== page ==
Such deficiencies are experienced most frequently where products are combined with services, as a kind of a value-addition. Due to the lack of clear concept, customers – unfortunately – tend to perceive simply an overpriced product as they cannot relate to the added services. 

Inadequate pricing strategy.  This is an area, where we experience the most problems. All the companies we screened had some level of knowledge about the principles and the underlying methodology, but almost none of them had the sufficient level of it or applied what they otherwise knew. Surprisingly, it is almost as frequent to find generally overpriced products or services as to have underpriced ones. Unfortunately, among the roots of these problems we identified both the lack of market intelligence, or competition analysis, and the missing or wrongly communicated product or service concept. All, besides the insufficient marketing knowledge or the lack of application of the well-known principles. 

Pricing problems are experienced everywhere, although we found it a bit more frequent related to services, either as the main business or as an addition to a particular product. Provided that the pricing strategy is linked to the service concept and an outspoken goal is to be distinctive, it is usually the lack of competition analysis – from the customer point of view – what leads to misperception in these companies.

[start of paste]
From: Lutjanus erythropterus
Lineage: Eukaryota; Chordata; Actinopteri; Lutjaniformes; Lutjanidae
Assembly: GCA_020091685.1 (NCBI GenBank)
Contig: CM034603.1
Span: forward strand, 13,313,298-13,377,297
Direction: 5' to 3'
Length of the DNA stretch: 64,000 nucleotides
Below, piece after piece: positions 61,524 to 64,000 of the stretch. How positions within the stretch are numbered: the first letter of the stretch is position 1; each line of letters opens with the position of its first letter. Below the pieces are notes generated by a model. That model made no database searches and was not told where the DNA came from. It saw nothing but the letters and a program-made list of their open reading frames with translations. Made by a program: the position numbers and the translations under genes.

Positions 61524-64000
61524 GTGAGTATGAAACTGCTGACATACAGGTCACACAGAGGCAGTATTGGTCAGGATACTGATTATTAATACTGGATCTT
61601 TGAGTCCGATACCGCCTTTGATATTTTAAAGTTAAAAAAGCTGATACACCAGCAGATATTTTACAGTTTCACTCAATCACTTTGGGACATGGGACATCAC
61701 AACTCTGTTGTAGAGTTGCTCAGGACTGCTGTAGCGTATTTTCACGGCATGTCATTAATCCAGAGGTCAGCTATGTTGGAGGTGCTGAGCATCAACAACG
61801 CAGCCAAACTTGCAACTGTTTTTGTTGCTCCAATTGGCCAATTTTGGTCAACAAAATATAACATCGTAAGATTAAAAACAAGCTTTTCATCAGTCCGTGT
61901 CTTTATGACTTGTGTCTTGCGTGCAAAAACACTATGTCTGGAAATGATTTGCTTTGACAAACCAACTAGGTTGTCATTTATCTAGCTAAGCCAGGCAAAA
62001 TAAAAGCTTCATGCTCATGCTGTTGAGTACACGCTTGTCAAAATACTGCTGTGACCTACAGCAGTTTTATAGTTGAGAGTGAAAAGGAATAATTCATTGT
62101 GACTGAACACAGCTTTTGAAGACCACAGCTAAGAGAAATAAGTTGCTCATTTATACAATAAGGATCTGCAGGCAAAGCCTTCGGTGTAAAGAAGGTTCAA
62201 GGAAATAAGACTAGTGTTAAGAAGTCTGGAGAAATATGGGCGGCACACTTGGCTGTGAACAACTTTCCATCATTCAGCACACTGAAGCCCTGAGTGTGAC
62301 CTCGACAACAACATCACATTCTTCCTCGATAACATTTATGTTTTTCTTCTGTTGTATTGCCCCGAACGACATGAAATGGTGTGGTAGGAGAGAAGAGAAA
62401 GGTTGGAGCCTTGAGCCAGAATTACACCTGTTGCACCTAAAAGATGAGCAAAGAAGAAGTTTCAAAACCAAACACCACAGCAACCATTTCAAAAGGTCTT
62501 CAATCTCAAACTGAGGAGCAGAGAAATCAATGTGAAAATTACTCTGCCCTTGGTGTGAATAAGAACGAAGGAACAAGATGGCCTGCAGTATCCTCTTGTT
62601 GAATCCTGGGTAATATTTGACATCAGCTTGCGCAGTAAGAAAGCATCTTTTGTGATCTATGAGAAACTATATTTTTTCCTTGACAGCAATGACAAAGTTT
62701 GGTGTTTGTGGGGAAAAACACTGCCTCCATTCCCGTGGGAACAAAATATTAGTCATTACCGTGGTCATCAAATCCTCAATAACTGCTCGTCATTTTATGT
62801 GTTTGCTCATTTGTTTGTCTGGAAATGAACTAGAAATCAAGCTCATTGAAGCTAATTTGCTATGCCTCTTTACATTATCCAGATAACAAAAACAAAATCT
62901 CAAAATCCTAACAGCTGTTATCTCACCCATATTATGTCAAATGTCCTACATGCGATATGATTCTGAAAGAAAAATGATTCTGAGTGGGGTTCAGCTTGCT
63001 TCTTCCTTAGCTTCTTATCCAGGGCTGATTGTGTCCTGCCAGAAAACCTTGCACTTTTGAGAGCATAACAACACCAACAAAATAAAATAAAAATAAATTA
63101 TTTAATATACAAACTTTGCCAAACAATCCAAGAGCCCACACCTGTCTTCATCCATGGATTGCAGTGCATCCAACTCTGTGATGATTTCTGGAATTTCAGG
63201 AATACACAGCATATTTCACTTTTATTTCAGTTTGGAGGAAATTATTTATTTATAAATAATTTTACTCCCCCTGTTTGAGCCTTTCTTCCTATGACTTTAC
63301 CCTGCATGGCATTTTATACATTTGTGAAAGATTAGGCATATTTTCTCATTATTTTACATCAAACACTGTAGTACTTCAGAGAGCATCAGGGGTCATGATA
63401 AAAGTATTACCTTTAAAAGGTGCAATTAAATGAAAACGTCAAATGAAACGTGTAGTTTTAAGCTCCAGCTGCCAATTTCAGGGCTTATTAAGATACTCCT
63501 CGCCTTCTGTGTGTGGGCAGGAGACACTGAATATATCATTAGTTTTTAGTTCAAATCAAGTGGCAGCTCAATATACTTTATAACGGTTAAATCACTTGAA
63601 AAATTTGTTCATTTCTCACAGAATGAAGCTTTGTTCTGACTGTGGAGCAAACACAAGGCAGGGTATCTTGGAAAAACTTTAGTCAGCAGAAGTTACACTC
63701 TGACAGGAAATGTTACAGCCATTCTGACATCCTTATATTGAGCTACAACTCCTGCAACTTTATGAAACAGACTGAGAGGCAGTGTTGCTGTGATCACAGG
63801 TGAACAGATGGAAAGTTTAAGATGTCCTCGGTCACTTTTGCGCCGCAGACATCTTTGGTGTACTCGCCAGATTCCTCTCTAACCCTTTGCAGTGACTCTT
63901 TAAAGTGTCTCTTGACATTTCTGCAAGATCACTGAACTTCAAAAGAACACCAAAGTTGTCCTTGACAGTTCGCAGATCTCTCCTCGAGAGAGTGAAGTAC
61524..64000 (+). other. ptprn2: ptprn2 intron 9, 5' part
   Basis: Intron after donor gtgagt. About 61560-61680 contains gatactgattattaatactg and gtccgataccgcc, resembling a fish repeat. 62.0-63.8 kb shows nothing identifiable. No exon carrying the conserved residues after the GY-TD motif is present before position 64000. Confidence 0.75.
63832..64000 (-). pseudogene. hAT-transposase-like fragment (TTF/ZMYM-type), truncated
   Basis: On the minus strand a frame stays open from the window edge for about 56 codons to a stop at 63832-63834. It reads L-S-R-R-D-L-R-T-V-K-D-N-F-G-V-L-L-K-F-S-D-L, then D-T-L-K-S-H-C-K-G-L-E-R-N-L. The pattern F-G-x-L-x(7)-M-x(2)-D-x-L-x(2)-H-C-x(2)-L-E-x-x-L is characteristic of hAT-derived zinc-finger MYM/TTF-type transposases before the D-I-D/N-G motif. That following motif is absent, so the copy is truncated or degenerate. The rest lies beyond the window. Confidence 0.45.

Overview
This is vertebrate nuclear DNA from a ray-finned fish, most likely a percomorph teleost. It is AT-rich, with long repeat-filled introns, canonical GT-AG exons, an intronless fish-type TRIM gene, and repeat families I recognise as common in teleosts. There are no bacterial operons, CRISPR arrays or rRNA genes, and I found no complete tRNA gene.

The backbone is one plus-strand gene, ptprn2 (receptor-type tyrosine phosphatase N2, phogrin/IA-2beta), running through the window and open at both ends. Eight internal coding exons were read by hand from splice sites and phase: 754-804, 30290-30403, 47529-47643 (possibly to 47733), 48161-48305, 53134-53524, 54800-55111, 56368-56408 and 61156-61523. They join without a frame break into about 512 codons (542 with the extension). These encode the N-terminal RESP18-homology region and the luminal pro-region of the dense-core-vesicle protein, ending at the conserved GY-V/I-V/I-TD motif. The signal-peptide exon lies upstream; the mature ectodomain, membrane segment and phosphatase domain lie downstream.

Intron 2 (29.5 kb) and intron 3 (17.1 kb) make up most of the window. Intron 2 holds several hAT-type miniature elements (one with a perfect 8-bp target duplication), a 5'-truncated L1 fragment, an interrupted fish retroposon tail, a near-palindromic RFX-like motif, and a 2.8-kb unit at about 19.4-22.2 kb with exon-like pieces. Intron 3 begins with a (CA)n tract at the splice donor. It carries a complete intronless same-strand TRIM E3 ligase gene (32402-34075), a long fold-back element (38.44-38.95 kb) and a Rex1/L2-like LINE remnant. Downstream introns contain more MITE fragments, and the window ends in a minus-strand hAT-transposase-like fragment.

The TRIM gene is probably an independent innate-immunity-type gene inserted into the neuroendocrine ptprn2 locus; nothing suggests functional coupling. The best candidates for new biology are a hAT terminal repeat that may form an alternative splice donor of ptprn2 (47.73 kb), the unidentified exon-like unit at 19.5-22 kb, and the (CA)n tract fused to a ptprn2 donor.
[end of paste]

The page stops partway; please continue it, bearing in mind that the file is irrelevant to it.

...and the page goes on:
Summary and conclusion. Regardless of the reasons behind the deficiencies related to marketing, it can be really killing for start-ups, even in the short term. Visibility and clear messages to the well-targeted customers are key. Inadequate efforts can be as detrimental as the lack of any. Quantity does not turn into quality when it comes to marketing budgets, either. 

Having a proper monitoring arrangement in place is a must, to give an early warning in case of any mistakes or deficiencies. It is important to update the strategy regularly, as customers are also changing. What seems to be proper today may soon be outdated. Understanding the importance of marketing makes a real difference in most of the cases and can be a game changer for the majority of start-ups. Shall you spend on it? Yes. Is it enough to spend as much as you can? No. Less, if spent smartly and targeted well, is more. Like in several other areas of life. 

Do you have questions or need some help right now? Feel free to reach out to us.